Let’s face it: No one’s going to hire Danny DeVito to play Lear. Or Willy Loman. Or even George to Albee’s Martha. In the eyes of the world, DeVito is a clown, just short of having a Bozo nose. If he stood onstage reading the obituary page, people would die laughing.
So it doesn’t really matter that playwright Theresa Rebeck’s “I Need That” — written for DeVito and his daughter, Lucy DeVito, and playing at the Roundabout Theatre Company’s American Airlines Theatre on Broadway — is basically a 90-minute sitcom episode, full of sentimentality. TV is what DeVito does best, and he’s good at this. He’s easy, relaxed and sparking with grumpy mirth.
Directed by Maritz von Stuelpnagel, “I Need That” centers around a stubborn old hoarder threatened with eviction because his decades worth of memorabilia is spilling out onto the front lawn. And though there are moments of tension — as when the old man’s daughter (played charmingly by Lucy DeVito) and best friend (in a heartfelt performance by Ray Anthony Thomas) are haranguing him about cleaning up, or, later, admitting to him that they must move on — DeVito spends most of the play up there in his bathrobe, hair all mussed, interacting with a sea of fun props: boardgames, a television set with rabbit ears, old poker chips, a beat-up electric guitar. The best moment in the play is watching DeVito, alone in the house, beat himself at the boardgame Sorry!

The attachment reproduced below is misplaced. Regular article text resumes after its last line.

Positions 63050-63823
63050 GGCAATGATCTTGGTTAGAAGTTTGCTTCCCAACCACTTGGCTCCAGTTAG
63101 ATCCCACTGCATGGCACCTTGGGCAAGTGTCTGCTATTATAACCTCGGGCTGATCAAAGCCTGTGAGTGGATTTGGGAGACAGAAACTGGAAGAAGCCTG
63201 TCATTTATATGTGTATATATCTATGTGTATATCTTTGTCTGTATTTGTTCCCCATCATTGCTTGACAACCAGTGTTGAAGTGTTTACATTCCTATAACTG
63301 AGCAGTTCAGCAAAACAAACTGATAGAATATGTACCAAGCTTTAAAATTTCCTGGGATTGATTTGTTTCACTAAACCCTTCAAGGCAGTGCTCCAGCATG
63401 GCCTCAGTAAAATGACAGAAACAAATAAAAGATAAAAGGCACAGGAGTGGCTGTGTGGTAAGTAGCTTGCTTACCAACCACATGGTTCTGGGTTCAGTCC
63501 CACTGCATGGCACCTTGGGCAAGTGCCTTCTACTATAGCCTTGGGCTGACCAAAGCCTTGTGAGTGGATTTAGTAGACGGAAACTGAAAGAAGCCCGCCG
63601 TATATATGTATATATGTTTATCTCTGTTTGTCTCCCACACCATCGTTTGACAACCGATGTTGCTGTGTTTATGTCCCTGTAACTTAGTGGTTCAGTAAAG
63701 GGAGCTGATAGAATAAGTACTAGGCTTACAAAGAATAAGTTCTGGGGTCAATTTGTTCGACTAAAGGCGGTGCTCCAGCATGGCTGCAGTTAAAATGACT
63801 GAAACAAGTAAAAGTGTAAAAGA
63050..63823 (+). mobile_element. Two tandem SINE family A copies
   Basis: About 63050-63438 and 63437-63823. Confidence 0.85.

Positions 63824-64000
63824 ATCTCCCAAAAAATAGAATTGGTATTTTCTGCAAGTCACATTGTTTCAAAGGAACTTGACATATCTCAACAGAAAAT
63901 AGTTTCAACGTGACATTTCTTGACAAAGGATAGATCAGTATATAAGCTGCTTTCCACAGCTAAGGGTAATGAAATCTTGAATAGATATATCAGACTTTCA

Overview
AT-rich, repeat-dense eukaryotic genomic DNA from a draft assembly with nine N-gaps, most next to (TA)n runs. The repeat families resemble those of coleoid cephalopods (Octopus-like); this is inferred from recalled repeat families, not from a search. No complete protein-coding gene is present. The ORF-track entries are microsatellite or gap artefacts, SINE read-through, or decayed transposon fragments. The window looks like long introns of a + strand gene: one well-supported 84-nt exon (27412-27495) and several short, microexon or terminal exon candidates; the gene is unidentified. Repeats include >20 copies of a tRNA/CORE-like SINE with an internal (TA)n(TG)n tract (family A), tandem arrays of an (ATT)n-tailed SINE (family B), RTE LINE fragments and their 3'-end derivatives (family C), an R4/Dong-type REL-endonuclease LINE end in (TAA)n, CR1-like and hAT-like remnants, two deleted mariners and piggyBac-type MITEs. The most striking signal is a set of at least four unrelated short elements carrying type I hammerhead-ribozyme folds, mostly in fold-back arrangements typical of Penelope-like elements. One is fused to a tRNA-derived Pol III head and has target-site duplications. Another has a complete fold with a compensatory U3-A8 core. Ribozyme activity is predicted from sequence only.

There is an attempt, near the end of the show, to add meaning and depth to the story’s otherwise surface-level emotions. Eventually we’re told that the things we’re attached to from the past keep us from living in the present, but the notion isn’t woven into the text or explored throughout the play. It arrives way too late, with the impact of a Hallmark card.
Still, “I Need That” will prove satisfying for those looking to be entertained by DeVito and his daughter. He brings real joy and laughter, and there’s real value in that.